My rating: 4 of 5 stars
This book has the very modest distinction of being the only book I’ve read whose author I have interviewed. Carlos Lázaro is a history teacher at the school in which I work; and when he is not scolding students or grading reports, he is researching Spanish military aviation history. This is one of the numerous books he has published on this topic.
La aventura aeonáutica is a dual biography of two of the most important innovators in Spanish aviation history: Emilio Herrera and Juan de la Cierva. Herrera was of the same generation as the Wright Brothers. His specialty was lighter-than-air crafts—dirigibles, zeppelins, and so on—to which he made great practical and theoretical contributions. Among his many accomplishments was his participation in the first intercontinental flight of the Graf Zeppelin, which earned him a ticker-tape parade in New York City. He also designed what is considered the first spacesuit, for a planned but never realized ascension to the stratosphere. Later in life he was also important for his loyalty to the Spanish Republic in exile, even becoming its (mostly ceremonial) president.
Juan de la Cierva is mainly remembered for his invention of the autogiro, or autogyro. This was a sort of early-generation helicopter, designed to fly at speeds impossibly slow for fixed-wing aircraft. The principle of the autogyro is, however, quite different from that of a helicopter. Most notably, the rotor on top is completely unpowered. Forward thrust is provided by a small frontal propeller. This motion pushes air up into the rotor, causing it to spin—though notably, unlike in a helicopter, the air flows through the rotor upwards, not downwards. The rotor’s blades are angled so that the rotation provides lift. You may think of an autogyro as a plane whose wings rotate rather than stay fixed. For this reason autogyros cannot take off and land vertically, nor can they hover, unless there is a countervailing breeze. In any case, I hope you can see from this description that this was an ingenious and original contribution to aeronautic technology.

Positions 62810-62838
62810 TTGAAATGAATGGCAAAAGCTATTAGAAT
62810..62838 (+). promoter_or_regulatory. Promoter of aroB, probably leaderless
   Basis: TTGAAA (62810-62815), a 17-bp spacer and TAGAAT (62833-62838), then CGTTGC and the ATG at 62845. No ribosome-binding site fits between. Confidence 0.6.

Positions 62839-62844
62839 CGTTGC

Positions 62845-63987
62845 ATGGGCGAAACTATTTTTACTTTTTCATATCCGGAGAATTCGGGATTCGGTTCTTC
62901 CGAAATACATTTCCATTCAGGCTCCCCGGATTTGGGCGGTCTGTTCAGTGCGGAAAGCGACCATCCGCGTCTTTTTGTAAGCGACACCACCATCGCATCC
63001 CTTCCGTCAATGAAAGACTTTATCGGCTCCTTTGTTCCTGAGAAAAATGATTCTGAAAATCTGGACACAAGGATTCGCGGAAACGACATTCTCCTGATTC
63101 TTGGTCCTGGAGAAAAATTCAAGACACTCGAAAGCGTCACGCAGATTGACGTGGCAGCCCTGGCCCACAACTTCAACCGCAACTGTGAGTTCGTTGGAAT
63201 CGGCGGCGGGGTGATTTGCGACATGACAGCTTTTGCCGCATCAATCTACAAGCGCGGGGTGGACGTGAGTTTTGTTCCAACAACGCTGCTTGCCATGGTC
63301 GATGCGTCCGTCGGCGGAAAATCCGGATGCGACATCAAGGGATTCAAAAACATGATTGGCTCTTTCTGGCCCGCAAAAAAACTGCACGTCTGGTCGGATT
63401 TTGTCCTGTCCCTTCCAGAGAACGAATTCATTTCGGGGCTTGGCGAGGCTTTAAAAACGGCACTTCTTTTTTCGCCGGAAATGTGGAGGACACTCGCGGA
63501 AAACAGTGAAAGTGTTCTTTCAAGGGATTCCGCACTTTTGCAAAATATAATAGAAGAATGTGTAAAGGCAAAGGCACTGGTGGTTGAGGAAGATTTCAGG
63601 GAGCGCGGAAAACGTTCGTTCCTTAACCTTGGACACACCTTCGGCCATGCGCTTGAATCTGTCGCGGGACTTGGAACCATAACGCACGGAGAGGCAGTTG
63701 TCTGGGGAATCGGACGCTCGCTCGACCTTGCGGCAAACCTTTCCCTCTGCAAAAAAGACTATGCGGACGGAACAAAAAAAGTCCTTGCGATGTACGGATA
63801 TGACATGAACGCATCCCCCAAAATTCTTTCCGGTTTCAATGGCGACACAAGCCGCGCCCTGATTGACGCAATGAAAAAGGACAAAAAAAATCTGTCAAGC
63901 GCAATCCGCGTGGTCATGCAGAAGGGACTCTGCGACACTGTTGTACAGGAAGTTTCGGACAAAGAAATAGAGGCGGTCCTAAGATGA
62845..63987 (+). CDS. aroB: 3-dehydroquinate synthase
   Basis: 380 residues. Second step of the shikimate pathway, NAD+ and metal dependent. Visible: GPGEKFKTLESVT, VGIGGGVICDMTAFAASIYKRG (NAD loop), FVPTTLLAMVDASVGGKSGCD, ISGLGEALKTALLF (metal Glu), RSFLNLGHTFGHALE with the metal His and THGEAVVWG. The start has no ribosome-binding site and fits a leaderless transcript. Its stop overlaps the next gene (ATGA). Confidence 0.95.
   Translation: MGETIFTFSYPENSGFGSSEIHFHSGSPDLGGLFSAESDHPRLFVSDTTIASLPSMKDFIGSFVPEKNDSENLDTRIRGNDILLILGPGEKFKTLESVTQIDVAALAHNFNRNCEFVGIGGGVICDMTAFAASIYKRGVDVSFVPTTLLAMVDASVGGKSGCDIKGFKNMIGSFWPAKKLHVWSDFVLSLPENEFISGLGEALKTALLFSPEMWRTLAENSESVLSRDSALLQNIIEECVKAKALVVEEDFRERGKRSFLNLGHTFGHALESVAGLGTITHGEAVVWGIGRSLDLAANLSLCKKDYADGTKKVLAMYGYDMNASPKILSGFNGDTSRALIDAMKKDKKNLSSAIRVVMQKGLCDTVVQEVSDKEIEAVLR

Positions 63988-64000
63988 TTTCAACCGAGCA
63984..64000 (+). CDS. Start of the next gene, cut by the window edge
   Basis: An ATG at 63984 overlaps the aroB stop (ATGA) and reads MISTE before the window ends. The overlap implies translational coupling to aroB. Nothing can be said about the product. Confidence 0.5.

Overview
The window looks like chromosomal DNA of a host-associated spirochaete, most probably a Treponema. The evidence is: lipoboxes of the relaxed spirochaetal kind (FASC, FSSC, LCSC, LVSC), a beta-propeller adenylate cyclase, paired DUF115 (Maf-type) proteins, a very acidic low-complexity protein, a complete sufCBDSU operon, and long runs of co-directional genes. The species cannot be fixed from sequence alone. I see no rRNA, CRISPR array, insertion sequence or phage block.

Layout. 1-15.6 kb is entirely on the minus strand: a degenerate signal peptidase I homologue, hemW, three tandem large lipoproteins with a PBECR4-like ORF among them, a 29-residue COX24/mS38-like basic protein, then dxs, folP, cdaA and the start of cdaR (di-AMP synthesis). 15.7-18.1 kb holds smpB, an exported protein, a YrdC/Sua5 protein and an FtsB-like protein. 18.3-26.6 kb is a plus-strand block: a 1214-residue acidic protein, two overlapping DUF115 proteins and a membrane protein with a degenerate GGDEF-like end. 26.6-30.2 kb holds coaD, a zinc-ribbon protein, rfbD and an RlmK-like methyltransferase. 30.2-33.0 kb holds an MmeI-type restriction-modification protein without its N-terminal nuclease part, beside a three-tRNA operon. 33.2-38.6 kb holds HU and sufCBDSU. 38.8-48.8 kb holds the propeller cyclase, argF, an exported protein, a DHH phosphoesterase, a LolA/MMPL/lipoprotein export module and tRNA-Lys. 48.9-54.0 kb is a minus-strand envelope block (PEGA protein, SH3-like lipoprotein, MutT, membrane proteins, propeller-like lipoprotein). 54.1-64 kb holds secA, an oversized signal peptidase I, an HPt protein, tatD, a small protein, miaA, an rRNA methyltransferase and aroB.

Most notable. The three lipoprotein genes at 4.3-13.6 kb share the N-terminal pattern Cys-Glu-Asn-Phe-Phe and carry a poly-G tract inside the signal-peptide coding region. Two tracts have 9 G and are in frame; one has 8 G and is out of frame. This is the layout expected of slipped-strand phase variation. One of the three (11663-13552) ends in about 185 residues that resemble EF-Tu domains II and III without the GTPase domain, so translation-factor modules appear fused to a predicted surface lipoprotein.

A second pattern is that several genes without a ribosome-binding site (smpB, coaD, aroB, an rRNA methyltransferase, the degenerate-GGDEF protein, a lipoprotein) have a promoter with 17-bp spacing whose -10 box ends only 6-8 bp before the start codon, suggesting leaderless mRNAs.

Like Herrera, De la Cierva was politically active; unlike Herrera, De la Cierva was a committed member of the Right, and threw his support behind Franco. His life was cut short in a plane crash—ironically a passenger plane, not any experimental flight—while trying to organize international support for the coup.
I found the lives of these two men fascinating, since I had not even known their names beforehand, much less any of their accomplishments. The book is admirably informative and concise, full of attractive photos and nifty little side-panels. Hopefully I will visit the Museo del Aire in Madrid soon, to see some of these historical craft for myself.